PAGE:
Exposure to Ethylene Glycol Monomethyl Ether: Clinical and Cytogenetic Findings

Randa A. El-Zein, Sherif Z. Abdel-Rahman, Debra L. Morris, Marvin S. Legator

Research output: Contribution to journalArticlepeer-review

20 Scopus citations


Glycol ethers are known reproductive and developmental toxins in laboratory animals, but little is known about their genotoxic effects in humans. In the current article, the authors tested the hypothesis that human in utero exposure to ethylene glycol monomethyl ether (EGME) is associated with the development of specific congenital anomalies and elevated levels of chromosome aberrations. The authors conducted a clinical and cytogenetic evaluation of 41 offspring of 28 females occupationally exposed to EGME for an average duration of 4.6 yr. Six offspring of 5 women who were occupationally exposed to EGME during pregnancy exhibited characteristic dysmorphic features that were not observed in 35 offspring of 23 women who worked in the same facility, but who were not pregnant at the time of exposure. Persistent cytogenetic damage was observed exclusively in all 6 in-utero-exposed offspring, but not in their 12 match non-in-utero-exposed controls. The study characterizes EGME as a human teratogen, as indicated by the prevalence of characteristic dysmorphic features and persistent cytogenetic damage in individuals exposed in utero to this chemical.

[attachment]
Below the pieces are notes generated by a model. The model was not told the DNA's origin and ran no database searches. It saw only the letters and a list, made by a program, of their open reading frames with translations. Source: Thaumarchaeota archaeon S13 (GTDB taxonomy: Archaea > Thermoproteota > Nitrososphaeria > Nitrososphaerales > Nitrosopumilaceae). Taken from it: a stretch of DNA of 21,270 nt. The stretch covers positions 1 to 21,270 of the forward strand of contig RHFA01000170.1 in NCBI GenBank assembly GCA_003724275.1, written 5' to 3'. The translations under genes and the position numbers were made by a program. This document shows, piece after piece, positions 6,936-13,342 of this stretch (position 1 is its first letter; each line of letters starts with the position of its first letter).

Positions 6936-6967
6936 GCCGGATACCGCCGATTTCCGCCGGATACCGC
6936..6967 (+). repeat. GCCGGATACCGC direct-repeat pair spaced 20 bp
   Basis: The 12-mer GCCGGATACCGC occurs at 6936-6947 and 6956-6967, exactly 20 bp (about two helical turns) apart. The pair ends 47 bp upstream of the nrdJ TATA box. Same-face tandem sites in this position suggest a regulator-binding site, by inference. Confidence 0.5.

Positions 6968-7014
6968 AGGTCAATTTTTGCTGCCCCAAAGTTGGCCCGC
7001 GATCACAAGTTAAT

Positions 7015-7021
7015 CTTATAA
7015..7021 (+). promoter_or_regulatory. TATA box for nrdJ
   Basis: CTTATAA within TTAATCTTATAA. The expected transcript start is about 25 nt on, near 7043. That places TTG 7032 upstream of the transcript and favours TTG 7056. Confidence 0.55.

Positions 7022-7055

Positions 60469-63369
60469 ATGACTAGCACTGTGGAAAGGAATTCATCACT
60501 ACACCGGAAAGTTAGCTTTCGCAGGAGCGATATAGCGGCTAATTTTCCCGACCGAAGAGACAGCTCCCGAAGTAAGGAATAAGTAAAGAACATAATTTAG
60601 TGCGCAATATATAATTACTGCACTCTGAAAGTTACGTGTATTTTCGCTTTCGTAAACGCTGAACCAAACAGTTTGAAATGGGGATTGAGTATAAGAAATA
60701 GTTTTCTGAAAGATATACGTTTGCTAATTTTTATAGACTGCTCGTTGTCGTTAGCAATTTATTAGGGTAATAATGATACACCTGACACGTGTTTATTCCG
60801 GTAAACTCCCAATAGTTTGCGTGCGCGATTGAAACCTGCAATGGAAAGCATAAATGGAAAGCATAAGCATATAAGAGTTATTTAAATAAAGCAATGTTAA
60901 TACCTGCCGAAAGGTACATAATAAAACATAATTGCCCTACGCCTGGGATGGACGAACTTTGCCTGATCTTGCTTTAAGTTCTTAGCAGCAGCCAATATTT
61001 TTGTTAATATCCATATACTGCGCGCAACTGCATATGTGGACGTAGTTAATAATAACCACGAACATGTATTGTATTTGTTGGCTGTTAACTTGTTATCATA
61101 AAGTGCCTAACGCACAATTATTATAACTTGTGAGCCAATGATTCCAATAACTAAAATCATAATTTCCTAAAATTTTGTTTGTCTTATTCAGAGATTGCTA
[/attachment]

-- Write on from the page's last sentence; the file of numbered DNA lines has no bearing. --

Original languageEnglish (US)
Pages (from-to)371-376
Number of pages6
JournalArchives of Environmental Health
Issue number4
StatePublished - Jul 1 2002
Externally publishedYes


  • Chromosome aberration
  • Dysmorphism
  • Fish
  • Glycol ethers
  • Reproductive toxicity

ASJC Scopus subject areas

  • Environmental Chemistry
  • General Environmental Science
  • Public Health, Environmental and Occupational Health
  • Health, Toxicology and Mutagenesis


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